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The Last Thing He Told Me by Laura Dave
Review by Hannah
In Laura Dave’s 2021 novel The Last Thing He Told Me, the main character Hannah recounts the story of how she met and later married her now-husband, Owen. Although they seem like a routine, unordinary, yet very loving couple, with Owen having a daughter, Bailey, from a previous marriage, Owen is a troubled man with dark secrets from his past. One day, the tech startup company Owen works for is unexpectedly investigated by federal law authorities for embezzlement, and he is forced to flee, leaving behind only a duffel bag with six hundred thousand dollars in cash and a note to Hannah saying, “Protect her.” Hannah knows that the note is Owen’s last wish of her providing for Bailey and desperate to find out what happened to her husband, Hannah embarks on a journey with her, who still harbors feelings of resentment towards Hannah, in order to uncover the truth about Owen’s sudden and eerie disappearance.
Dave’s stunning book toes the line between ignorance and truth, splendidly displaying Hannah’s feelings throughout the novel as she navigates her way through an unfamiliar world while trying to figure out the truth. At times, she wonders whether she is going too far, as she understands that what she finds out may devastate her and Bailey, as well as change her perception of Owen forever. Family bonding is also a prominent theme explored, delving particularly deep into the interactions between Hannah and Bailey, who initially have a rocky relationship. The novel illustrates how the most traumatic and heartbreaking situations can sometimes be the best method to strengthen bonds, something both Hannah and Bailey experience as they cope with the pain of the disappearance of their husband and father.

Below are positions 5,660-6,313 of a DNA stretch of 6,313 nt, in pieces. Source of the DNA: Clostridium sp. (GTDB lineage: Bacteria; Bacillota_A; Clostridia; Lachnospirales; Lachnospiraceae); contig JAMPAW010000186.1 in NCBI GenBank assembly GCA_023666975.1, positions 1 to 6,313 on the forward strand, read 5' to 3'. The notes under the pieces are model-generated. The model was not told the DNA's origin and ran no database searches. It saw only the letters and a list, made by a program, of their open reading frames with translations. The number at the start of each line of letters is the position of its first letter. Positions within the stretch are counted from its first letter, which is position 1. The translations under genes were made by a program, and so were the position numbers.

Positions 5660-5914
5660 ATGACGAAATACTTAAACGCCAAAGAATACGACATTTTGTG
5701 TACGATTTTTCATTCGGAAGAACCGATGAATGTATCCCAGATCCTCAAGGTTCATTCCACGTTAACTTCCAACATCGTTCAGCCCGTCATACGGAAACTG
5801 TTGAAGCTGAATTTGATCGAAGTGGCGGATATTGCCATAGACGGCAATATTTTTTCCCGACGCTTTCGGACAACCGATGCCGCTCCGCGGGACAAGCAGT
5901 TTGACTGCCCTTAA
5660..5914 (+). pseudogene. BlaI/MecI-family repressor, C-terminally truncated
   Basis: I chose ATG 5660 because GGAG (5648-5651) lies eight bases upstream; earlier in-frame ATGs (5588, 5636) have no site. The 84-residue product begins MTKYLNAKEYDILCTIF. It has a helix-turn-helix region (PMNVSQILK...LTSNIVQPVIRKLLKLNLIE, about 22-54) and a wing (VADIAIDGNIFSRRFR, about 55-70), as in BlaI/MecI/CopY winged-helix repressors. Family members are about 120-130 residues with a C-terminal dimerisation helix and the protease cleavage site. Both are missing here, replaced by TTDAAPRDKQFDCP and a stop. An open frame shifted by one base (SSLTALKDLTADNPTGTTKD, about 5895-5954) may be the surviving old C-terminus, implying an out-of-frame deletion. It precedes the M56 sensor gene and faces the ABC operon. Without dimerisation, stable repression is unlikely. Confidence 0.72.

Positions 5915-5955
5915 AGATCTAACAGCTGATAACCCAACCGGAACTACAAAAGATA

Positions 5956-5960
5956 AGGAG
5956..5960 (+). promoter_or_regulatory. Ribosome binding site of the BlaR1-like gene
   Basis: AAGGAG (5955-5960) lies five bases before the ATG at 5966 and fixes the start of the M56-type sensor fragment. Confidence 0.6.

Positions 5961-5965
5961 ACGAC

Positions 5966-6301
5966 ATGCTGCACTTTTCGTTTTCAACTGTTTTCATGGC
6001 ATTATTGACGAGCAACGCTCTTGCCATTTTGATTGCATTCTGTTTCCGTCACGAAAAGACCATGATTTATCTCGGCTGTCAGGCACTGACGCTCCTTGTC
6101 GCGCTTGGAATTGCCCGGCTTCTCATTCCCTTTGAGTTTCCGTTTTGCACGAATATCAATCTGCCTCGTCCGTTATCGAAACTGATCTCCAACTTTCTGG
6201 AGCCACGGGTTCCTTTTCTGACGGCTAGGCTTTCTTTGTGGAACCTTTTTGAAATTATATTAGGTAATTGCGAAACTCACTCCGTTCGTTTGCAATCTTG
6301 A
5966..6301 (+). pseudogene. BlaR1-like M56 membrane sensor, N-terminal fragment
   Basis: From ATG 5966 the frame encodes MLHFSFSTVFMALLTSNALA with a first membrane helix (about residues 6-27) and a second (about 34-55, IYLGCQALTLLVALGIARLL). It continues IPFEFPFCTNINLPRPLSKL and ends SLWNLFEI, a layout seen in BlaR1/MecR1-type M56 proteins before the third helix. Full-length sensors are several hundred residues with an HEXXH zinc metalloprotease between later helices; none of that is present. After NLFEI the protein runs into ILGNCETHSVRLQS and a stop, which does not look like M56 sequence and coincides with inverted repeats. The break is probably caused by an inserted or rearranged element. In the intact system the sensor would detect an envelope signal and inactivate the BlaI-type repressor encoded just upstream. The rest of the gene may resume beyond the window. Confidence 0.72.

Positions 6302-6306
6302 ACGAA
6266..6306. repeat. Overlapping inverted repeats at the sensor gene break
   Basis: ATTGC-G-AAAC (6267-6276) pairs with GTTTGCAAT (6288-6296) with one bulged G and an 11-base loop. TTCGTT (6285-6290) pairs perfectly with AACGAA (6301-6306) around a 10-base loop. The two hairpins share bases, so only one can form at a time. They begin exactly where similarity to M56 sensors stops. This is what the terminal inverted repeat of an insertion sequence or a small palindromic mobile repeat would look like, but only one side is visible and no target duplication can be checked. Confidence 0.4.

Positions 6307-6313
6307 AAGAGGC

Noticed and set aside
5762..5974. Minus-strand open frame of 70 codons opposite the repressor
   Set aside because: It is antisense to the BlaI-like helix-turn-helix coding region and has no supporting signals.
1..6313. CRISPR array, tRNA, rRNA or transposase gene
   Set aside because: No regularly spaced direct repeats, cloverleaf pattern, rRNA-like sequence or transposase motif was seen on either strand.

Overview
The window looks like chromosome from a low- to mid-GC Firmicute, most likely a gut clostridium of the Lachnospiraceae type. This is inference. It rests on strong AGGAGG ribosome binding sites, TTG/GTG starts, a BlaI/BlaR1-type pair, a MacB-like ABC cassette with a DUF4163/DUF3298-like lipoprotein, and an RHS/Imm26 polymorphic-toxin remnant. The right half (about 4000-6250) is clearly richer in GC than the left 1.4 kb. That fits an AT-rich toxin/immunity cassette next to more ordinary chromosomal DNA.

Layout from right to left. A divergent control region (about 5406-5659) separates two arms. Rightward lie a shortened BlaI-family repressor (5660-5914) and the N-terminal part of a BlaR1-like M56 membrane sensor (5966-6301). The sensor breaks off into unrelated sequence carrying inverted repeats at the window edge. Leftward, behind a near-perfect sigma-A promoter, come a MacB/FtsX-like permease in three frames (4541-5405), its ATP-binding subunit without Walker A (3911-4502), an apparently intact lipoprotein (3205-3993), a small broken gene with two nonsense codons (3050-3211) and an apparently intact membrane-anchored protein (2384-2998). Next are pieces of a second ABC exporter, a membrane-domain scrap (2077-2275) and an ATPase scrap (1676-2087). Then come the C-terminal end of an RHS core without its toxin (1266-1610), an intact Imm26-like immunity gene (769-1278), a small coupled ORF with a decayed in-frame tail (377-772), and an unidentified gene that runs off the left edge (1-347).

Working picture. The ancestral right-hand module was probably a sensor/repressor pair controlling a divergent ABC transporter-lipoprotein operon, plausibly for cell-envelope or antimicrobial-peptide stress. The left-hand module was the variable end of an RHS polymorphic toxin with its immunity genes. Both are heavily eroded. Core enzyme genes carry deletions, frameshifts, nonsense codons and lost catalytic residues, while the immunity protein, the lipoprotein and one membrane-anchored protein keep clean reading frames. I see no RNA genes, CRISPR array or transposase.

Even though the plot of the book is quite interesting, the characters had somewhat mundane personalities. Hannah is the picture-perfect example of a loving stepmother, who seemingly does whatever is possible in order to appease Bailey. She never becomes angry, has almost infinite patience, and always treats Bailey extremely well despite Bailey’s lack of reciprocation and cold responses. As a result, her character is somewhat two-dimensional, as she has no room for growth or improvement as the book progresses. Bailey also appears to have little motive for such a strong dislike and obvious disrespect towards her stepmother; it is understandable for her to be angry over the death of her mother at a young age, but her character development throughout the book seems quite cliché as she gradually grows to love and accept Hannah as her stepmother.
Fans of books with plot twists and unconventional family dynamics will enjoy reading The Last Thing He Told Me; additionally, it is a mystery novel that is better suited for young adults who prefer a mystery that isn’t too dark and twisted. Dave writes Hannah in a way that makes her first-person point of view relatable and keeps the reader engaged, making The Last Thing He Told Me a perfect read for someone who wants a quick and satisfying tale to keep them intrigued and entertained.
Check out The Last Thing he Told me from the Newport Beach Public Library!